At Advertising Week New York, panelists sought to find a common definition of DTC. While there was some overlap between the definitions provided, there were also points of disagreement around what constitutes a direct-to-consumer brand.

Moderator Jeff Fagel, SVP and head of marketing at Epsilon and Conversant, began Wednesday’s ‘Breaking Down DTC’ panel with a level-setting quote from Henry McNamara at Great Oaks Venture Capital:

“The term “‘direct-to-consumer’ is outdated. The opportunity isn’t about being strictly direct, but having a way to engage and interact with customers, knowing what customers want and meeting the customers where they already are.”

Heather Steiger, senior marketing manager at Freshly, disagreed. The concept of direct-to-consumer is basic, she said. “I am basically cutting out all intermediaries, I’m going straight to the consumer and selling my wares.”

Chris Moore, head of strategic partnerships at Publishers Clearing House, agreed. “There’s a level of engagement directly between the brand or company and the consumer.”

While most panelists were aligned that there is some direct relationship between so-called DTC brands and their customers, some approached the problem of defining DTC tangentially, focusing on the relationship consumers have with DTC products rather than the relationships they have with the brands behind them.

Steiger reasoned along these lines. 

“DTC all came about because they were trying to solve a problem. If you hate grocery shopping, a DTC brand will pop-up to say “this is how we’ll solve that problem,” she said. “It all (came) about to think about a different way to do all the traditional things we used to do.”

“Do you consider Freshly DTC even though there’s still a level closer to the consumer, you can go to a farm stand, or somewhere before that?” asked PCH’s Chris Moore.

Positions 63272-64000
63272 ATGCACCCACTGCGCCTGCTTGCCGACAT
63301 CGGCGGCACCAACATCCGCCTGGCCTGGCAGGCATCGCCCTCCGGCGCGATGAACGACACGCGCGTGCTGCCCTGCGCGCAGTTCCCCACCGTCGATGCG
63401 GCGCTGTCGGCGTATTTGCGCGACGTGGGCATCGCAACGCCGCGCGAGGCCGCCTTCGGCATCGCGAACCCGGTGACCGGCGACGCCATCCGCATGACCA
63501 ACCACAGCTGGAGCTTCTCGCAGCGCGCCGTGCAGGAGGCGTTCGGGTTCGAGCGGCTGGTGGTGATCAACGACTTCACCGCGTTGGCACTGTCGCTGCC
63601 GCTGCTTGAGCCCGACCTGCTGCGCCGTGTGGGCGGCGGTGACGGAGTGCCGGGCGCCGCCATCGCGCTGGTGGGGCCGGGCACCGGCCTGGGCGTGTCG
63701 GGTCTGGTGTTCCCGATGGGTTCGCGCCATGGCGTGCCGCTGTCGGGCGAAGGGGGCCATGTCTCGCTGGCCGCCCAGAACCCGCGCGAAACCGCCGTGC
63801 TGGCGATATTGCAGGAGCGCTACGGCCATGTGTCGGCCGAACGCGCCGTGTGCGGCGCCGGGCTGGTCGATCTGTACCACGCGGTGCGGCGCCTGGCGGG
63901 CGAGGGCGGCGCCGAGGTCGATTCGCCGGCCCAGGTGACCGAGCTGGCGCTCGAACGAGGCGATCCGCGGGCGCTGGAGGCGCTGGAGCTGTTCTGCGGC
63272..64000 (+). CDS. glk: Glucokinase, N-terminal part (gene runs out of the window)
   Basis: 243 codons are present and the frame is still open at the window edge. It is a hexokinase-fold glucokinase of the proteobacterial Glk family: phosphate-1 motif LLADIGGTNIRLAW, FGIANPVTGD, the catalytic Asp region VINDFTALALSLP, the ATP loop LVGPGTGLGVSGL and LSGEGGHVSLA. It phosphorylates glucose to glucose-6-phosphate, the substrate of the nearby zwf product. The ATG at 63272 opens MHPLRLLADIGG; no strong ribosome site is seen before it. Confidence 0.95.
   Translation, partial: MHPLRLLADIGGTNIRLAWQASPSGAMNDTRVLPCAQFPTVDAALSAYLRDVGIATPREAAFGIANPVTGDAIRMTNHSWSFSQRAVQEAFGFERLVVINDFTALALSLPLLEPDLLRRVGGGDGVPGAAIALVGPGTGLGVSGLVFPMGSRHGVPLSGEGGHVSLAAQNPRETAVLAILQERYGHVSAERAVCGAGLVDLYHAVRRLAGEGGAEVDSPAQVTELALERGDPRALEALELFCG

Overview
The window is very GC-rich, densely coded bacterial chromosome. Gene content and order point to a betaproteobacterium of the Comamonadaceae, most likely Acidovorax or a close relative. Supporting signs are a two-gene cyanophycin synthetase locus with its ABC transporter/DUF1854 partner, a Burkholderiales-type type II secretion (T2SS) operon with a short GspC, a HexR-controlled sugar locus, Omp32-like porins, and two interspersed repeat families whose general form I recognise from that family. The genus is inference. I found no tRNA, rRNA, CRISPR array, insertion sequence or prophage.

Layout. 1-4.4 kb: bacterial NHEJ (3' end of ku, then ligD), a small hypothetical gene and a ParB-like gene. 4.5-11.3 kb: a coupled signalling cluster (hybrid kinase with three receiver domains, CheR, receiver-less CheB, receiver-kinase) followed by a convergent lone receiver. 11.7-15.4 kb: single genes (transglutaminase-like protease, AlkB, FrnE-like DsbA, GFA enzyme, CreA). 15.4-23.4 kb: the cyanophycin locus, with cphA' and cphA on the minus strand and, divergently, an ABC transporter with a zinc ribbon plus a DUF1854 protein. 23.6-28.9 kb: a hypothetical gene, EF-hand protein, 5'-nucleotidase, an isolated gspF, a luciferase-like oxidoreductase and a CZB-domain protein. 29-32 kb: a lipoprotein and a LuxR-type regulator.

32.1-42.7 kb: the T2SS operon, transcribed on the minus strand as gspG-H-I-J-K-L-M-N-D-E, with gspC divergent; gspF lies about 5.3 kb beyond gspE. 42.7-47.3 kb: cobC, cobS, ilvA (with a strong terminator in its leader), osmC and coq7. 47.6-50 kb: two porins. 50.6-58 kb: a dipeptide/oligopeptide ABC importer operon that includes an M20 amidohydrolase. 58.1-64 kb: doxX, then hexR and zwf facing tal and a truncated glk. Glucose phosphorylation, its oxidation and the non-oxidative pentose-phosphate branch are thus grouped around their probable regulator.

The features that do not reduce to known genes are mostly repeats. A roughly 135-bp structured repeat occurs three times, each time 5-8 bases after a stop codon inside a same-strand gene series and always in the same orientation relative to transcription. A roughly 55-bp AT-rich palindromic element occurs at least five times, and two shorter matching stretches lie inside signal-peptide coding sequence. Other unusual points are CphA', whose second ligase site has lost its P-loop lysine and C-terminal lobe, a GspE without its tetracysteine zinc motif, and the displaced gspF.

“If you want to just eat an apple, yeah. But if you want risotto and you don’t want to have to cook it you can go to Freshly.” Steiger said.

Tracey Kambies, Deloitte’s US retail and consumer products sector and global analytics ecosystems and alliances lead, also defined DTC on a product-basis. 

‘Direct-to-consumer has to focus really hard on having a quality product and reaching the consumer directly, like we talked about, that ‘faux purpose’ of DTC, but if your product isn’t good […] then you will automatically lose. We’ve seen a lot of brands that enter the market, have an interesting concept or product that may fit a need or was ethically inclined to the values of (consumers), but it did not actually deliver. It didn’t meet my expectations of what I was paying for to have that direct experience.”

Not all panelists agreed with this approach, however.

“Hasn’t this just always been true?” counterposed Dan Levi, chief marketing officer at ClearChannel. 

“What’s different here is not the importance of a good product—it’s the velocity that that happens. In the traditional retail model, you’re manufacturing and distributing that product at a much slower pace, I think the beauty of DTC is that constant direct customer relationship and the feedback and engagement gives you the ability to optimize that product,” Levi said.

At ‘The Changing Face Of DTC Brands,’ moderator Anna Hensel of Modern Retail began her panel in a similar search for the core of DTC. She noted that earlier in the week someone had described DTC as a mindset, which she did not fully agree with, but noted, “not all of the brands that say they’re direct-to-consumer are selling just direct-to-consumer.”

Alternately, Fluide co-founder Laura Kraber suggested that perhaps DTC is a mindset, noting that most brands don’t believe they can be exclusively DTC at this stage. “We want to have a direct relationship with our consumers and sell online. DTC is a mindset in the sense that you’re building a community online and are focused on that direct relationship.”

At the same panel, Shopify’s CMO, Jeff Weiser, put DTC into an historical context: 

“One of the things we always like to remind people of is that direct-to-consumer is really the natural state of commerce. You don’t really have, until the 1800’s with the rise of the department store as a shopping experience, (something that’s) gone beyond exchanging goods, or with any intermediation in commerce at all.”

Debates about definition aside, 80 percent of consumer brands believe DTC brands are impacting how they think about marketing.